The week before last I headed to Texas Hill Country, just outside Austin, to attend the fifth and final Texas Style Council. What had started as a group of like-minded people brunching on quiche a few years ago had grown huge in size, and this year was stripped back down to the basics. Two hundred women staying at a Girl Scout camp for a long weekend and leaving everything else at the door was the bare agenda.
Vintage camping elements set the scene as we made our way between cabins, sessions, and activities. Permission to only occasionally shower or brush your hair was granted as we all gathered to discuss the deeply buried stuff: vulnerability, keeping connections real, and creating a meaningful presence.
I was flattered to be asked to speak by TxSC founder, Indiana Adams, who I connected with back in January. (We were both on our way to Alt Summit in Salt Lake City and on the same delayed flight.) Speakers were asked to arrive a day early to have a little extra time to connect with the amazing sponsors on hand, as well as enjoy some outdoor activities.
I’d been looking forward to horseback riding and zip lining for over a month, so much so that not even the pouring rain could stop me. I have a difficult time stepping away from the screen and actually relaxing, so I’m taking it as a sign and looking into taking some horseback riding lessons. This weekend was a great reminder that it’s just as important to make time for yourself as it is to kick ass and take names at the office.
Throughout the weekend campers collected “badges” (pins) for completing projects, attending sessions, etc. I never got to be a Girl Scout as a kid and my competitive spirit took over – I had to collect them all! It wasn’t at all about the end result, almost more like a baseball card situation, but I happily accepted the Eagle Scout award at the badge ceremony Sunday afternoon for collecting the most pins!
I was lucky enough to spend my nights sharing snacks and sleeping on a rock hard mattress in the same room as these girls – Chloe Mitchell of Hello Society, Cyndie Spiegel, and Joanna Hawley of Jojotastic.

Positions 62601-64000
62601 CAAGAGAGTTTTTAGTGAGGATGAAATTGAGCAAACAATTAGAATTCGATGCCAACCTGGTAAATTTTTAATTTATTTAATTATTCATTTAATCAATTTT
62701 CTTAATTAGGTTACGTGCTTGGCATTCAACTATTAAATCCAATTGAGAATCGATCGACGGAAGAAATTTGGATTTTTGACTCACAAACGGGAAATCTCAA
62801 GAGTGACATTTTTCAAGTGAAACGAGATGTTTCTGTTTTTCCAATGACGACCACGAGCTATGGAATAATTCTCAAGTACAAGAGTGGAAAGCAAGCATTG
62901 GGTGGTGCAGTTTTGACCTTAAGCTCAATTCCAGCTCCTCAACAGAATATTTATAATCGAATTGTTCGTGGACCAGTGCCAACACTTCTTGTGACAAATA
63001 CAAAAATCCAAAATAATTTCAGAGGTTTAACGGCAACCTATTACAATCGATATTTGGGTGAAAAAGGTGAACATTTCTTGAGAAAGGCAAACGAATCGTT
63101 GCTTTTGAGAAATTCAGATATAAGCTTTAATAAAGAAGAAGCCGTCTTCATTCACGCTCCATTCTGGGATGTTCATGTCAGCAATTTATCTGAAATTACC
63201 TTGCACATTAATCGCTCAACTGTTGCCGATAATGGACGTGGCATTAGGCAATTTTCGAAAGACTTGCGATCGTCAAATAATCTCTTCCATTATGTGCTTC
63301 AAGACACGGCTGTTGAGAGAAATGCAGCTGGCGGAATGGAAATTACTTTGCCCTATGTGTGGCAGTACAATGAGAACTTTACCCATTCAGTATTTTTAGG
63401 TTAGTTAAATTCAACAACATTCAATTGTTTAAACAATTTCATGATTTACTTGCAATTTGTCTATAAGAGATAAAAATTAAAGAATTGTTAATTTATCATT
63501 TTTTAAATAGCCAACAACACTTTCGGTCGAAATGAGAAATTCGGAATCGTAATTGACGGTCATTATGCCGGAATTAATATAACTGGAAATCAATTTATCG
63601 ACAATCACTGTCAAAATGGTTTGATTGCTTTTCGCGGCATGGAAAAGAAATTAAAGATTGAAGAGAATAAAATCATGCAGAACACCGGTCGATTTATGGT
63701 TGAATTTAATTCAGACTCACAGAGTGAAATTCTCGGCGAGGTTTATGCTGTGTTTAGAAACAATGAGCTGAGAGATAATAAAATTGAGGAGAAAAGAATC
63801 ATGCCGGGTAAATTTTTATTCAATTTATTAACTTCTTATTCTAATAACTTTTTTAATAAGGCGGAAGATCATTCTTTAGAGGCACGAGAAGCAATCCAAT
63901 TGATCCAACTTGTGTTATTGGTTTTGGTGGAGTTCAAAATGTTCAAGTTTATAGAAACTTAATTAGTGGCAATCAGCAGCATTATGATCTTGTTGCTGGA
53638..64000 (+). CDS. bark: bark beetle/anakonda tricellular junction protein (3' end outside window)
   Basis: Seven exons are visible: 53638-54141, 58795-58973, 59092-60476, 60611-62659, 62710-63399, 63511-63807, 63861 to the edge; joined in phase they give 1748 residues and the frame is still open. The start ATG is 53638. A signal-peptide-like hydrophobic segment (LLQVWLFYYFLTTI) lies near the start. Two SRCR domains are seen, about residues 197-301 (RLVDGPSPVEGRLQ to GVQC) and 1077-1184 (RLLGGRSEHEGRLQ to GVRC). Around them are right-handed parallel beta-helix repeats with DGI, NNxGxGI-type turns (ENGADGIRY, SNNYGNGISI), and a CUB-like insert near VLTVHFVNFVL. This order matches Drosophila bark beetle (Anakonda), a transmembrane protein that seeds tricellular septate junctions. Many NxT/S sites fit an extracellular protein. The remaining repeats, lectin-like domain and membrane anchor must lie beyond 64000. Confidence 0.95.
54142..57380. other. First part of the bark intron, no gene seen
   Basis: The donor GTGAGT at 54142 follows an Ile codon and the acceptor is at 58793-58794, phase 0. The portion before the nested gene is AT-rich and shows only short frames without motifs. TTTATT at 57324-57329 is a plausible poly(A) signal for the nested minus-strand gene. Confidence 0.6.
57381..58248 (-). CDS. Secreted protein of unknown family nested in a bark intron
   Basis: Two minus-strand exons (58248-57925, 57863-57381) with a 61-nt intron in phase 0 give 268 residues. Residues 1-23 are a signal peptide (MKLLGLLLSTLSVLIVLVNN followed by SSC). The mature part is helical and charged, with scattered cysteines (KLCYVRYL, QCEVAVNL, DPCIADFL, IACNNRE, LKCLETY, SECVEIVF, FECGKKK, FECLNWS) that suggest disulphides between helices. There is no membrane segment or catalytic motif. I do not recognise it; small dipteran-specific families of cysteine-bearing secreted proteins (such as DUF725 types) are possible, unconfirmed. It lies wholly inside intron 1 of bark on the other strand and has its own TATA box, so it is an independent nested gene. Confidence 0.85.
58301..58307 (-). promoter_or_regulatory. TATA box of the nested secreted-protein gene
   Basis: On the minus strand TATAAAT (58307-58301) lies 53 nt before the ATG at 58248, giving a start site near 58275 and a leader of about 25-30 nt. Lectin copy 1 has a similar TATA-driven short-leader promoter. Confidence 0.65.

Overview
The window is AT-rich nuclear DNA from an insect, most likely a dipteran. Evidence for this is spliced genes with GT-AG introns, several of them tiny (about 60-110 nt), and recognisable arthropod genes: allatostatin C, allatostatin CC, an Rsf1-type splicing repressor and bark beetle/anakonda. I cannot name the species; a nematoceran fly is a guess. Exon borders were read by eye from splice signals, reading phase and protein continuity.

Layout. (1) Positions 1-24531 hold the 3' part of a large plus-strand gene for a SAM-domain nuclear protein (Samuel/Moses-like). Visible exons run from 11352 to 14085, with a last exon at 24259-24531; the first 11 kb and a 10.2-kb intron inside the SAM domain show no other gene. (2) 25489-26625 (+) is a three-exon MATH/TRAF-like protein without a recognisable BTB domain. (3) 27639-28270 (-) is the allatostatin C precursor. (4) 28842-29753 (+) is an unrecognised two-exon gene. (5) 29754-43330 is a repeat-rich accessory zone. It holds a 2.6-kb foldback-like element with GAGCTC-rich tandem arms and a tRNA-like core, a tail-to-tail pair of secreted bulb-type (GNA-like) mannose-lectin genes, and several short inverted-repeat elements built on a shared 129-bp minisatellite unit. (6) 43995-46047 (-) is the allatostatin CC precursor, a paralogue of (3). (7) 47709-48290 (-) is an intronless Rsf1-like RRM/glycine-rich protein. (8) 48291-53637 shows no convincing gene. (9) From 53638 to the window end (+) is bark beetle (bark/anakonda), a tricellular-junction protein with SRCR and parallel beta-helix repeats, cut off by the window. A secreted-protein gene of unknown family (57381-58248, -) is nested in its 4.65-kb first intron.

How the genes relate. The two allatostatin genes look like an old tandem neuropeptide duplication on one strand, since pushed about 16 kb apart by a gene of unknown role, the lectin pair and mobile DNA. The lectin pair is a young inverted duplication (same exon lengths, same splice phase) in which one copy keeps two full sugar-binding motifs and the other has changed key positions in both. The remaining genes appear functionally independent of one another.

The last day of camp showed up suddenly, as it always seemed to when I was growing up. TxSC was refreshing in a way few conferences are, full of women without pretensions or agendas. Women who I most likely never would have crossed paths with otherwise. A big thank you to Indiana for creating this labor of love that we all had the benefit of taking part in.
The fine lines used by Harriet Lee-Merrion lend an airy feel to illustrations that could easily feel weighed down with cerebral subject matter. She sells some of her work in a Big Cartel shop that you can peek at here.
What happens when it’s decided that Easter dinner will be at your place a week before the big day? You start brainstorming, of course. Thankfully most of the food will be covered by others, which leaves me to focus on the unexpected. The tablescape, the flowers, and the treats.
Just what happens when real world and virtual influences collide? In the hands of 25-year-old Valentin Dommanget it’s a series of marbled canvases that get stretched and torqued to mimic what look like Photoshop effects. (I’ll take ten.)
A miraculous thing happened at my house a few weeks ago. Three bottles of wine showed up on my porch stoop safely packed in their own little suitcase. The good folks over at Wine Awesomeness made it possible with their monthly subscription service that aims to prove that wine is for everyone, wine is everywhere, and wine is discovery.
Good wine is for the masses, and not just at dinner parties. Wine Awesomeness is a monthly journey in wine education that’s curated for adventurous souls. Sound like you? Read on. Every month their sommeliers dream up a wine-fueled adventure and send it right to your door. They comb the globe to find the coolest, tastiest wines that you just don’t see everyday.
They’re so confident in Wine Awesomeness that if you can recreate their box for less, you’ll receive an entire year on them! But to start, they’re offering your first month’s box for free (just pay shipping and handling). Click here to get this week off to a grand start.
Lately I’ve found myself wondering why there aren’t more summer camps for adults. Places to unplug and unwind, with or without family in tow. Amy Bennett‘s At the Lake came along at the perfect time, making me think that maybe it all really is possible through her paintings and tiny pastel cabins.
The lighthearted illustrations of Aiko Fukawa are especially timely right now, with Easter being the most whimsical of holidays. (Rabbits! Chicks! Pastels!) Who ever said art needs to be serious and stuffy anyway? I’d rather have a cat marriage.
I’ve been a fan of Egg Press for years now, and their latest line – Social Preparedness Kit – is full of great graphics and a few cheeky words. It’s all a reminder to step away from all the screens in your life and enjoy the connections in your life. Send a note or make a list of possibilities, just make room for a little magic.
Masako Kubo divides her time between New Zealand and Japan, which sounds like a pretty sweet deal with plenty of inspiration all around to vibe off of. I love the mid-century inspiration that’s evident in Masako’s style, which I’m guessing might be related to her past career in advertising as well.